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Broderick Trial Attorneys Argue Issue of Intent

TIMES STAFF WRITER

A woman who killed her ex-husband and his new wife should be convicted of murder because her actions were “intentional, calculated, deliberate and incredibly cold,” a prosecutor said Wednesday during closing arguments in the second trial of Elisabeth Anne (Betty) Broderick.

Defense attorney Jack Earley countered that Broderick should be held accountable but that she was driven to the double homicide by years of emotional abuse from her ex-husband, Daniel T. Broderick III, a prominent medical malpractice attorney. At worst, her crime was manslaughter, Earley said.

Deputy Dist. Atty. Kerry Wells told the seven-man, five-woman jury, which may begin deliberating today, that Broderick’s killing of two people who “lay helpless in their sleep” conforms to the legal definition of premeditated, first-degree murder.

The prosecution is seeking a sentence of life in prison without parole. The maximum sentence for a single manslaughter count is 15 years. But for killing two people, Broderick could receive 30 years.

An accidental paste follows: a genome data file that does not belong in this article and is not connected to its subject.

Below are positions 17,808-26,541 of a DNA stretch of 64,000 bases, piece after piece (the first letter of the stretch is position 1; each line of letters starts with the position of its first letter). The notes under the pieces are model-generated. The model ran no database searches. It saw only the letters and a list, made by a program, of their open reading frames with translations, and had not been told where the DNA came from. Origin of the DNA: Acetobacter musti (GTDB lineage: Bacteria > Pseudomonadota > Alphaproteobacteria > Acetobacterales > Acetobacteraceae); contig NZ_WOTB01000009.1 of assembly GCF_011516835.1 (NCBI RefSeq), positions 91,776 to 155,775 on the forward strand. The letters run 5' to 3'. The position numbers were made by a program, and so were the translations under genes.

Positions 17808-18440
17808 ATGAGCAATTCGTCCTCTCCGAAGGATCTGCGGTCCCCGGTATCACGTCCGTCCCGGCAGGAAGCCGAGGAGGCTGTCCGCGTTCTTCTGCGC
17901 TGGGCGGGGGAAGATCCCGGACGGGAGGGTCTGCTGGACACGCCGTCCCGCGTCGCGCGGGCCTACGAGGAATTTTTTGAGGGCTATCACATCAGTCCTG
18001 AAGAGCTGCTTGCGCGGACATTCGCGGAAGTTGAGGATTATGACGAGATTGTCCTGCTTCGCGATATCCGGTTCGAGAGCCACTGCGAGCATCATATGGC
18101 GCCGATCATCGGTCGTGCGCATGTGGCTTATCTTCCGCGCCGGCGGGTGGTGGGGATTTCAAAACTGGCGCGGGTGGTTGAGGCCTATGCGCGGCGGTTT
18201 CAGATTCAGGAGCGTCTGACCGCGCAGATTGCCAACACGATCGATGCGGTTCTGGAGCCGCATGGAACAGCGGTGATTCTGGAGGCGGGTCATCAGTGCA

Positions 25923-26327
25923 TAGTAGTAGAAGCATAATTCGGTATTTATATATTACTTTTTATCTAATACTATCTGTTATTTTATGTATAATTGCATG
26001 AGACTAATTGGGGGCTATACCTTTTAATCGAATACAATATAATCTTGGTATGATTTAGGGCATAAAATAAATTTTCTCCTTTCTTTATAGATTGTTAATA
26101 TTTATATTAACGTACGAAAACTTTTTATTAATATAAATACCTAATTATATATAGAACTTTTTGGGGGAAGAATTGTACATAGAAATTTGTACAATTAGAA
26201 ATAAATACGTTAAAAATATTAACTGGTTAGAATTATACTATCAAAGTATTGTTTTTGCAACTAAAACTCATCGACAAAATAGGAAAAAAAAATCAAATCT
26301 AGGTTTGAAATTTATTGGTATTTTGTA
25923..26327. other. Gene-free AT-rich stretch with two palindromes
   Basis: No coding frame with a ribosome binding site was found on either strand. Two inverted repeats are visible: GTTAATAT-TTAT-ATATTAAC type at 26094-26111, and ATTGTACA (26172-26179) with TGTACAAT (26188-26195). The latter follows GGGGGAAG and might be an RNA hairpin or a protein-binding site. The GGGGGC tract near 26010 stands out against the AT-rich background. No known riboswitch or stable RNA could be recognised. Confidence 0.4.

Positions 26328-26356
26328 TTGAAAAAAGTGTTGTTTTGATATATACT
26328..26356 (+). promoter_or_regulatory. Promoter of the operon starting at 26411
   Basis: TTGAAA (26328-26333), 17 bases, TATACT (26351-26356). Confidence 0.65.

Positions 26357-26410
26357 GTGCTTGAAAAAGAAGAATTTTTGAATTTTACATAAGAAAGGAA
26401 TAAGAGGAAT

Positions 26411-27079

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In a closing argument that took most of Wednesday’s session, Earley began by placing a ticking metronome on the witness stand. He said it offered no better example of the “drip, drip, drip” by which Daniel Broderick attempted to drive his ex-wife crazy.

“It goes on and on,” Earley said. “The sound is enough to drive you crazy after you hear it over and over and over again.”

Today’s session is scheduled to begin with Wells offering a final argument in rebuttal, followed by instructions to the jury from Superior Court Judge Thomas J. Whelan.

Earley urged jurors to consider manslaughter by putting themselves in her place. He defined the crime as taking place in the “heat of passion.”

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Broderick, 44, is accused of murdering her ex-husband, 44, and his second wife, Linda Kolkena Broderick, 28, in the bedroom of their San Diego home on the morning of Nov. 5, 1989.

Last year’s trial ended in a hung jury, with 10 jurors favoring a murder conviction and two holding out for manslaughter.

Wells argued that whether the jury sees the crime as first- or second-degree murder, it was murder nonetheless.

Wells picked up the weapon Broderick used just before the pre-dawn killings and said, “You don’t point a .38-caliber gun that you know is loaded with hollow-point bullets at two people just inches away without intending to kill them . . . If that isn’t murder, I don’t know what is.”

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Wells said Broderick walked over to a dying and bleeding Daniel Broderick and smacked his hand with the butt of her gun because he was lunging for the telephone.

And, Wells said, Broderick ripped the phone cord out of the wall before leaving.


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